Okra, ladies’ fingers or bamia as they are popularly known are a preserve for warm and temperate climates. They are originally from the North East African region but have managed to spread through many parts of Africa and indeed the world.
The green pods of the plant are what is eaten but must be harvested when they are still immature. This is because they are soft and enjoyable to eat at this time. Harvesting late will have you eating a fibrous mix that will leave you wondering whether you are having sugarcane pieces for lunch.
- Due to their fibre and mucus content, okra is very good at combating constipation.
- It has no cholesterol whatsoever, no saturated fats and contains 30 calories for every 100g. This makes it a good option in any weight-loss diet and is very good for diabetics.
- It contains good amounts of vitamin A and flavonoids such as beta carotene, lutein and xanthin. These are antioxidants that keep free radicals in check in the human body. This prevents diseases like cancer in the long run and ensures that the body remains healthy at all times. Vitamin A is known to improve vision, improve skin quality and maintain mucus membranes.
- They are rich in vitamin C. This helps build the body’s immunity against infections. Instances of colds and flu therefore become fewer and far between.
- They also contain folate. This is especially useful for those women trying to conceive. It prevents neural tube defects like spina bifida in the foetus.
- They contain a selection of B vitamins as well as vitamin K. Vitamin K is a co-factor in blood-clotting enzymes and is also useful for strengthening of bones.
Cooking it to its full potential
Many people shy away from this vegetable due to its mucus content that doesn’t seem to go away easily. It can be a little disheartening and even annoying at first but once you get the hang of it you will not turn back.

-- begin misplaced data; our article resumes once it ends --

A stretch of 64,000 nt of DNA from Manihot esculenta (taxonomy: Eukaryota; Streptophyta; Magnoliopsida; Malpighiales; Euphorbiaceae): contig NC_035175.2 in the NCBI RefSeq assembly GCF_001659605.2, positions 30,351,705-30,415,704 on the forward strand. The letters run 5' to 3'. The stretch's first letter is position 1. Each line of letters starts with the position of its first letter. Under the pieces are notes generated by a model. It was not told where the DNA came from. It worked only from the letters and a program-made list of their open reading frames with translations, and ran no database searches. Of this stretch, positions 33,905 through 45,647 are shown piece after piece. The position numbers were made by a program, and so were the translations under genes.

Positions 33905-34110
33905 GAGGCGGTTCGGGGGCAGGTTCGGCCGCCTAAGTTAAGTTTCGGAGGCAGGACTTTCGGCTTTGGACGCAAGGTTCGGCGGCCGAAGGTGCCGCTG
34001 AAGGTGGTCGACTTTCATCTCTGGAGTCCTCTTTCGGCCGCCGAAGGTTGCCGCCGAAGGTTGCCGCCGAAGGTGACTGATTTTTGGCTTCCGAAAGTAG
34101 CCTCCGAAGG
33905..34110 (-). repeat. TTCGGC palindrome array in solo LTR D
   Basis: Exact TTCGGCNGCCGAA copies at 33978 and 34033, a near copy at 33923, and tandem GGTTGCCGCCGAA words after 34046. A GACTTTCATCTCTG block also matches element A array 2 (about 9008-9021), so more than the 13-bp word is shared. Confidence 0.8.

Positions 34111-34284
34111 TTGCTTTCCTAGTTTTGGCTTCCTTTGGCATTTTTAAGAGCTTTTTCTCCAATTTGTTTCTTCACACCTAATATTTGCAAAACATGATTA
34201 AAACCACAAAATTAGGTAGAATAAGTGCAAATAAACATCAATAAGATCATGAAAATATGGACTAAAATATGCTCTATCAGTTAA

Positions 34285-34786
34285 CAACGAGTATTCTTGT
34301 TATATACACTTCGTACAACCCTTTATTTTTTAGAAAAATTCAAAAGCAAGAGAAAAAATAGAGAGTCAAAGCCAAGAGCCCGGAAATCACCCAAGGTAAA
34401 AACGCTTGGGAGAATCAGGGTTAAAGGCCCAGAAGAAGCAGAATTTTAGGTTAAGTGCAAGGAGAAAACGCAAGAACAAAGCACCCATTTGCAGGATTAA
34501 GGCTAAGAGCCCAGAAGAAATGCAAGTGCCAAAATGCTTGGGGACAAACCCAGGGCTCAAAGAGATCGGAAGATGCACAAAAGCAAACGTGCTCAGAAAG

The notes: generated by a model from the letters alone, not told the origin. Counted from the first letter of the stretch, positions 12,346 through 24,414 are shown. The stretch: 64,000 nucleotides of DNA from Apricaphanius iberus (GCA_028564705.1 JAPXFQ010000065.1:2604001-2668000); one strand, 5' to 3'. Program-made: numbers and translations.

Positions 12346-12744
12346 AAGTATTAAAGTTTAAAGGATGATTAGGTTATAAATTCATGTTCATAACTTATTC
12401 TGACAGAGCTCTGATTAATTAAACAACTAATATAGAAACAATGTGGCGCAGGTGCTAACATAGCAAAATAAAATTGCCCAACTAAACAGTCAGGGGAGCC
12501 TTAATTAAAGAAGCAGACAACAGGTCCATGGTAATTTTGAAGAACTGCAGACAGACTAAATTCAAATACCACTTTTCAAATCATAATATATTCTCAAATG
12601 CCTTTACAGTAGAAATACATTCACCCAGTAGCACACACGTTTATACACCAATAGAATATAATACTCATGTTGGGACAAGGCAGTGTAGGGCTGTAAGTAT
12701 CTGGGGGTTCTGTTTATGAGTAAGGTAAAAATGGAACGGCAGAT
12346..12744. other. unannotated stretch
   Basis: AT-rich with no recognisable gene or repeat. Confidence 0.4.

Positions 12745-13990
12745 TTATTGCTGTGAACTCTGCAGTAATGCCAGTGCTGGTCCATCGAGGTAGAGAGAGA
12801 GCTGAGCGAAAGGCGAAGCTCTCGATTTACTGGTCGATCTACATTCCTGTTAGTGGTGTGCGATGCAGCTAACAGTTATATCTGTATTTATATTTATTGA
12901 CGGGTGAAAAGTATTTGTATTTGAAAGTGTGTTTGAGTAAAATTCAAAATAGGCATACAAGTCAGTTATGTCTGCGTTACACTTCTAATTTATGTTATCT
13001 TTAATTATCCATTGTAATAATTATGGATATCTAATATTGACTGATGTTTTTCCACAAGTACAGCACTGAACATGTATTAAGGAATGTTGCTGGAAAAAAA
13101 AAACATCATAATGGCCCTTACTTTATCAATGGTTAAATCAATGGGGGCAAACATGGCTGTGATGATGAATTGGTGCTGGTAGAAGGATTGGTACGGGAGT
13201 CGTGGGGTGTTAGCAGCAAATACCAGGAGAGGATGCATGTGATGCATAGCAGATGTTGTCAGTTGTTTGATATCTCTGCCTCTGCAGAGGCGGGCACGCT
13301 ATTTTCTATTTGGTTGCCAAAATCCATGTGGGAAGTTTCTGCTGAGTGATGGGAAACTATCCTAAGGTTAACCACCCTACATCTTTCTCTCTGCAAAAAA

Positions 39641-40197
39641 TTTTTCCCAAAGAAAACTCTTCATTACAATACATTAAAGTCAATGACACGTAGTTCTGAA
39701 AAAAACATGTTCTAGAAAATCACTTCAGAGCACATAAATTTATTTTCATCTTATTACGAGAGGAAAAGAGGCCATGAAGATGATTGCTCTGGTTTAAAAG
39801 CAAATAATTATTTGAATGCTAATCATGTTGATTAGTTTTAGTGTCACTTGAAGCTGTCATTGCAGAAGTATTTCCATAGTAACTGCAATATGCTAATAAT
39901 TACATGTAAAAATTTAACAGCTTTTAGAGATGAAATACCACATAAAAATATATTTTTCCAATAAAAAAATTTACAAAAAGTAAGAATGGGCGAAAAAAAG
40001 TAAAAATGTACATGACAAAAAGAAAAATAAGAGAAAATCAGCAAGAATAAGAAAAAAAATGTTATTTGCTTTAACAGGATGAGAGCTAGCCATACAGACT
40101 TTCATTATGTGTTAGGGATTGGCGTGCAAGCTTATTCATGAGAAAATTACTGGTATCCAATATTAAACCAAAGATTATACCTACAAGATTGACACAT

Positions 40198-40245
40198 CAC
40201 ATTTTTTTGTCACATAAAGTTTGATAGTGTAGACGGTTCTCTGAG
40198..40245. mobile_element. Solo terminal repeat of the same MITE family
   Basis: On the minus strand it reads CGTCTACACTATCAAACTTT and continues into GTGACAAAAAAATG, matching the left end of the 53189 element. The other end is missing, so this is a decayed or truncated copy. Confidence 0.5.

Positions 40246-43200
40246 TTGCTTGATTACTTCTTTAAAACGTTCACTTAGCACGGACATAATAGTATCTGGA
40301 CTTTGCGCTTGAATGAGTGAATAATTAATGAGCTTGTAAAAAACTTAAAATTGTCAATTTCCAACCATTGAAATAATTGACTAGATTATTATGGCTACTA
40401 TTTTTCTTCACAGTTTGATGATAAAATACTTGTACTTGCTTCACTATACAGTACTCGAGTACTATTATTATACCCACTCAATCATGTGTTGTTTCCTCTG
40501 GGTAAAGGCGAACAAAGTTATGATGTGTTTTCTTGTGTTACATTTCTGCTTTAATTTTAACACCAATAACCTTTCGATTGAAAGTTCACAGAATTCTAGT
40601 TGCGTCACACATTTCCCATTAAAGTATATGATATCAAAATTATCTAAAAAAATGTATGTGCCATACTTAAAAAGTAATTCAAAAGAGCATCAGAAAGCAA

Thankfully, there are methods you can use to get rid of the slimy stuff so you can enjoy your okra. Adding a little lemon, lime or tamarind juice to your cooked okra is sure to cut the slippery stuff. This also adds a little tang to your meal for those interested in that particular taste.
Those whose palettes don’t appreciate such flavours can try frying the okra first. Place them in a pan with some oil and onions and sauté them until cooked (about five minutes or so) and then add your spices and tomatoes to make a stew. You can even throw in some eggs to make an omelette.
Those that wouldn’t want to use a lot of oil in their food can have the bamia roasted. Simply cut off the heads, slice them up and place them on a baking tray with a little oil and spices of your choice. You will know they are ready when they get a little sunken. You can wait for them to turn brown as well. You can also steam or boil them.
In Nigeria, okra is usually made into a stew with a mixture of different kinds of meat and leafy vegetables. Think chicken, beef, turkey, fish and even tripe! Anything goes but the meat has to be precooked so as to avoid overcooking the okra. Be willing to experiment with different recipes and ingredients to get that one that you like best. The cooking process takes a very short time so you can enjoy the nutritious goodness of okra within no time.